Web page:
But House and Senate appropriators met informally to work out the differences between those three bills and had reached agreement on the State-Foreign Operations and Commerce-Justice-Science measures. 

The negotiated versions of the aforementioned bills — with exception of Homeland Security on which agreement was not reached — are part of the six-bill package that Democrats plan to bring to the floor next week. Voting on them will pressure House Republicans, especially appropriators and leaders who helped negotiate the measures with their Senate counterparts.

The new House Democratic majority has yet to bring any of those three spending bills as a standalone measure.

Democrats have passed a continuing resolution for Homeland Security lasting through Feb. 8, with support from five Republicans. That vote was coupled with one that packaged the Senate versions of the other six bills that have yet to be signed into law for fiscal 2019. Seven Republicans supported that measure.

Democrats have also individually passed the Senate versions of the Financial Services, Transportation-HUD, Agriculture, and Interior-Environment bills, which drew a varying degree of support from Republicans but no higher than 12 minority-party votes.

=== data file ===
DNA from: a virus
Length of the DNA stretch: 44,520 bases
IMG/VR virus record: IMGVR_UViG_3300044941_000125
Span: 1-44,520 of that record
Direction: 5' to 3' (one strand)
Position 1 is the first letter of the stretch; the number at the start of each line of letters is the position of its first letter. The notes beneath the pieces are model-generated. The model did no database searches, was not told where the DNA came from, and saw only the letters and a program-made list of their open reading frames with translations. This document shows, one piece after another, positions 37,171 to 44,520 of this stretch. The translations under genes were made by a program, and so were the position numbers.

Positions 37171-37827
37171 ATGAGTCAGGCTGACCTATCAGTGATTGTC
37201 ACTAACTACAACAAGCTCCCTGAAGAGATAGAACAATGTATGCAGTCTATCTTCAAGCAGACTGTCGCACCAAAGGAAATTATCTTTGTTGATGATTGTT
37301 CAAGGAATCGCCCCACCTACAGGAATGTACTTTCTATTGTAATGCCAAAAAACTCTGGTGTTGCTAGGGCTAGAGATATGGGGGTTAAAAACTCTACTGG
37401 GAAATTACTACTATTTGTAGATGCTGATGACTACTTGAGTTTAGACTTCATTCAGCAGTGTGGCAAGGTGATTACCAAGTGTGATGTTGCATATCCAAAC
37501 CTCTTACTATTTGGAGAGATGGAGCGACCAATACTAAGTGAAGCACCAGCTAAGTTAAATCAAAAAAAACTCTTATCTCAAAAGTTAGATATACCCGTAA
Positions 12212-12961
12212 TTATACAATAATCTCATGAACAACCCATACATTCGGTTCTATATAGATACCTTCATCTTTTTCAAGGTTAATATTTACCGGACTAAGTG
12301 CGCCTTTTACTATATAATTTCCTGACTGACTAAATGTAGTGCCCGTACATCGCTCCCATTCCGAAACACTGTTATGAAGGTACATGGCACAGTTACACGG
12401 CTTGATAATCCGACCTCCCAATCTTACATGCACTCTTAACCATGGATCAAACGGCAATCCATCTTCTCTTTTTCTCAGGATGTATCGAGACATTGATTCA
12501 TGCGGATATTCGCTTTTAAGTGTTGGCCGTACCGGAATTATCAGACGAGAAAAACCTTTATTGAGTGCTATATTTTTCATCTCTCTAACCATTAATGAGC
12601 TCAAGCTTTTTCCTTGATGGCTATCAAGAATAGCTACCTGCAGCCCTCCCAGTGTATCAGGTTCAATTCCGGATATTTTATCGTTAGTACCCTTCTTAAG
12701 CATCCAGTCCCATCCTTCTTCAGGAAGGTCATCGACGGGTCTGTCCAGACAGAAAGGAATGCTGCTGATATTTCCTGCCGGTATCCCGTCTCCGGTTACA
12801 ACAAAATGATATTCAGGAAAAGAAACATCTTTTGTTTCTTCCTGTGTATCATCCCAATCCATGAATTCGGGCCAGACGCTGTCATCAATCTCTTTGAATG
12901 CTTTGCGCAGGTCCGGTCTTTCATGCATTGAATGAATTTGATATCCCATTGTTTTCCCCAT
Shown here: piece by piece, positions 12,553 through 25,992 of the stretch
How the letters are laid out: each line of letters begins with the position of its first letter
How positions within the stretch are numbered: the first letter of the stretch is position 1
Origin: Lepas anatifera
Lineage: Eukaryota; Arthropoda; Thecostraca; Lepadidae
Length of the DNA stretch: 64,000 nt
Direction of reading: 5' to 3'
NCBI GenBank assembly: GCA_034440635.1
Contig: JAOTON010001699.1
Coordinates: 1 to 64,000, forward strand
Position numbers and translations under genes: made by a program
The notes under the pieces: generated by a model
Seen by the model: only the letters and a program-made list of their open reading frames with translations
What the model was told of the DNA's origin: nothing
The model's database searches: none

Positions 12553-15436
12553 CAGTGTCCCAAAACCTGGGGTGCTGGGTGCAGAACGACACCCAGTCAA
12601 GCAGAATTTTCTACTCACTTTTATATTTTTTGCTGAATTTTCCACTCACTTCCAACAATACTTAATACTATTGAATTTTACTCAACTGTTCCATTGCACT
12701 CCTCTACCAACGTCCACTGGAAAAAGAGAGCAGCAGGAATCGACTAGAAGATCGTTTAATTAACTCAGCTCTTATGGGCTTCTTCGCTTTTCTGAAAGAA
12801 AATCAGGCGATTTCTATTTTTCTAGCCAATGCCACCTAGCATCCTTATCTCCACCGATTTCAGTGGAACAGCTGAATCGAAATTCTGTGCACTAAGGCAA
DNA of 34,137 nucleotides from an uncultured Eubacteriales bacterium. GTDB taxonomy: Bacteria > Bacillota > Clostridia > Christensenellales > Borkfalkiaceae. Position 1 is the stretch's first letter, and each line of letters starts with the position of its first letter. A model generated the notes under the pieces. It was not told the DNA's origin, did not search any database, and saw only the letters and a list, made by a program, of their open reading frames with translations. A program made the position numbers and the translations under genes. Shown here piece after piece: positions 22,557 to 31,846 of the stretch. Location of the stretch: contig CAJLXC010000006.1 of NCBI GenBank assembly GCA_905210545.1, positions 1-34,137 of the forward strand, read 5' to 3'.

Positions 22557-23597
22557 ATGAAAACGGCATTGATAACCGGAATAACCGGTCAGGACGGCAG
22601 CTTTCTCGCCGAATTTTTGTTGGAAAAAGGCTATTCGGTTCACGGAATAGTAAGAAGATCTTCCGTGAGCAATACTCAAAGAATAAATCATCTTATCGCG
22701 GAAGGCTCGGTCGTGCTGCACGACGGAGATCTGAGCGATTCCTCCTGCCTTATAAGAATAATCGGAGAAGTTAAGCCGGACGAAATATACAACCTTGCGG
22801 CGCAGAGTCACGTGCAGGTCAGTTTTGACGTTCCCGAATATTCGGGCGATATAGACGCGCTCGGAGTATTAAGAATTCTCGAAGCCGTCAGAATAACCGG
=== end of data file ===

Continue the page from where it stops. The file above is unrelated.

This week, only six Republicans voted for a continuing resolution to open all shuttered departments through Feb. 1. The measure failed, 237-187, because it was brought to the floor under a fast track process known as suspension of the rules and needed two-thirds support  to pass.

Democrats brought a different CR, one lasting through Feb. 28, to the floor Thursday under a rule and passed it by voice vote. Republicans had meant to ask for a roll call vote to record their objections, but there was some confusion over whether that actually happened. That led to a heated floor debate over procedure. Ultimately, Democrats agreed to hold a new vote on the CR on Wednesday and record the roll. 

After that CR vote, the conferenced bills will be next up as Democrats try to keep pressure on the Republicans. 

“We have canceled our district work period next week to stay here to work on legislation to open up government, to continue our ongoing drumbeat of bills to open up government,” Speaker Nancy Pelosi told reporters Thursday. 

It’s unclear if Republicans who were personally involved in negotiating the conferenced bills that will be brought to the floor next week will feel compelled to vote for them. But Minority Whip Steve Scalise was dismissive of the Democrats’ latest floor gambit. 

“I’m worried about the fact that Democrats aren’t willing to reopen the government in a way that secures the border,” the Louisiana Republican said when asked if he was concerned about additional GOP defections on the conferenced spending bills. 

“We’ve had votes on the House floor for days now, none of which the Democrats brought forward that can get signed into law,” Scalise added. “This is a divided government and they know that. … They’ve got to work with the president who wants to secure the border.”